Akita Prefecture is a northern region known for its rice production and other agricultural pursuits. However, our reporter Nakano went out with a different goal. He heard rumors of a village that served a superb donburi (rice bowl) with horse meat.

It doesn’t take much more than that to get one of our reporters on the move, so Nakano booked a ticket and packed his bags to head out to the snow-laden town of Kamikoani. His mission: to try some of their legendary banikudon (horse meat rice bowl).

Kamikoani Road Station is just a few minutes’ drive from Odate-Noshiro Airport on the side of Highway 285. Like many rest areas, this one has a wide range of local foods and souvenirs. Given Akita’s agricultural background, there was a lot of produce on sale that was both surprisingly cheap and fresh.

It all looked good, but Nakano had to keep his eye on the prize. In Japan, horse meat can be pretty expensive and he wanted to make sure he had enough cash on hand for it. So, he bypassed all other temptations and went for the dining section.

His first surprise came after looking at the menu. Everything was quite cheap and even though the baniku donburi was among the most expensive dishes it was still a mere 660 yen (US$5.52).

There was a lot of variety on the menu and Nakano had to fight the urge to order the other dishes, telling himself he could try something else after the banikudon. Little did he know at the time that he would never get that chance.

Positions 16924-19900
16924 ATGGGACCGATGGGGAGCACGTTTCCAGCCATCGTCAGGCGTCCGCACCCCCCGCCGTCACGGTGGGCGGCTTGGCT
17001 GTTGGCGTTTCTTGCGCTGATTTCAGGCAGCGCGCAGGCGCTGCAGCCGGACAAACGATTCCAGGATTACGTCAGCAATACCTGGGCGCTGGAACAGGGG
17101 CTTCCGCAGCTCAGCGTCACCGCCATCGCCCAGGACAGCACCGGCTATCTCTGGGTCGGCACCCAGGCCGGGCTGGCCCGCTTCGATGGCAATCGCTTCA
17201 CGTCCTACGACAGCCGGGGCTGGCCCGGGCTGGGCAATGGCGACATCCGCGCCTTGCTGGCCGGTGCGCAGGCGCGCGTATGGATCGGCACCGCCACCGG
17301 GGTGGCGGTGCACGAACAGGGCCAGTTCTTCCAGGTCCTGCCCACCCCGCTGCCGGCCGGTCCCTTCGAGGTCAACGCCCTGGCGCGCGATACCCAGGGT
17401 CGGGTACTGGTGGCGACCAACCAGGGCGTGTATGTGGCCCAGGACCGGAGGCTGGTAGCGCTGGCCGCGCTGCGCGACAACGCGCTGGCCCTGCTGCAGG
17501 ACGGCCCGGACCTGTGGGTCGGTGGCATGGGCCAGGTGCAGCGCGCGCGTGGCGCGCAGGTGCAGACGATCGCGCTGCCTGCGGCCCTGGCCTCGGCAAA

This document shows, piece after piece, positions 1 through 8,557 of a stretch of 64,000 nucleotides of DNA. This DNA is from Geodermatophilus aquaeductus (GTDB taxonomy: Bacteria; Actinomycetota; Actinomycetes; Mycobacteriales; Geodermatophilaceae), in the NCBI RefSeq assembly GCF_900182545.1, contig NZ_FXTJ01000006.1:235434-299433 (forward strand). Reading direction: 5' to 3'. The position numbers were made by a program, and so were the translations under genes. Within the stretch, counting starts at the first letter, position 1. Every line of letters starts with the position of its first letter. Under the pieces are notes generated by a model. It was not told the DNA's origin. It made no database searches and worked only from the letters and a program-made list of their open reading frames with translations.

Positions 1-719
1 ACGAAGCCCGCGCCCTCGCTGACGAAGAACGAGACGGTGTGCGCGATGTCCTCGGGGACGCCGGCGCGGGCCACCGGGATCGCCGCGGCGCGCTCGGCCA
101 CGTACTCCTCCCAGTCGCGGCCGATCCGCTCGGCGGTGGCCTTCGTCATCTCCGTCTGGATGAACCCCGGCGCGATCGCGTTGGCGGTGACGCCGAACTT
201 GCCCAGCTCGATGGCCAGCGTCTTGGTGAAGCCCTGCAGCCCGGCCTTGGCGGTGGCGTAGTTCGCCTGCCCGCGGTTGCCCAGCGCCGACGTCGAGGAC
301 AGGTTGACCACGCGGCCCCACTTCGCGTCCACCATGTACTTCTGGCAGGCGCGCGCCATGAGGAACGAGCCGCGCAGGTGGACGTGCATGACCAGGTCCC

A few minutes after placing his order, he was shocked at the huge pile of food that came out. Usually donburi have thin slices of meat like beef or pork but this rice bowl was topped with thick chunks of meat simmered in ginger and soy sauce and served piping hot.

On top of that was a hearty portion of pickled ginger, onions, and a dollop of mayo along with half a hard-boiled egg. On the side sat a bowl of pickles, a simple salad, and a rather large bowl of miso soup. For the price it was quite a feast and a whole lot more that he was expecting.

The taste didn’t disappoint either. The meat had a smooth flavor from the simmering and was not at all gamey.

In Kyushu they say “horse meat keeps the doctor away” because of its high amount of vitamins. Still, Nakano felt the banikudon was far too gluttonous to be all that healthy. The salad helped to balance it out though.

He never did get to make another order after polishing off the last of his meal, but Nakano had room for just a little bit more in his stomach. So, he went around the corner and found a miso tanpo vendor.

Miso tanpo is like a little toasted rice cake stick flavored with sweet miso. For just 100 yen ($0.84) is was quite tasty and the perfect capper to an exquisite banikudon meal. The only disappointment was that he would have to leave this place far behind as he returned to Tokyo (although he can always look forward to eating raw horsemeat sushi in the nation’s capital).

However, Nakano would urge anyone who happens to visit Kamikoani to check out their banikudon for its price, quality, and sheer volume. Chances are slim that your business will take you out to those parts, but if you happen to be a doctor there might be an opening.

Source: Kamikoani Road Station
Original article by Nakano

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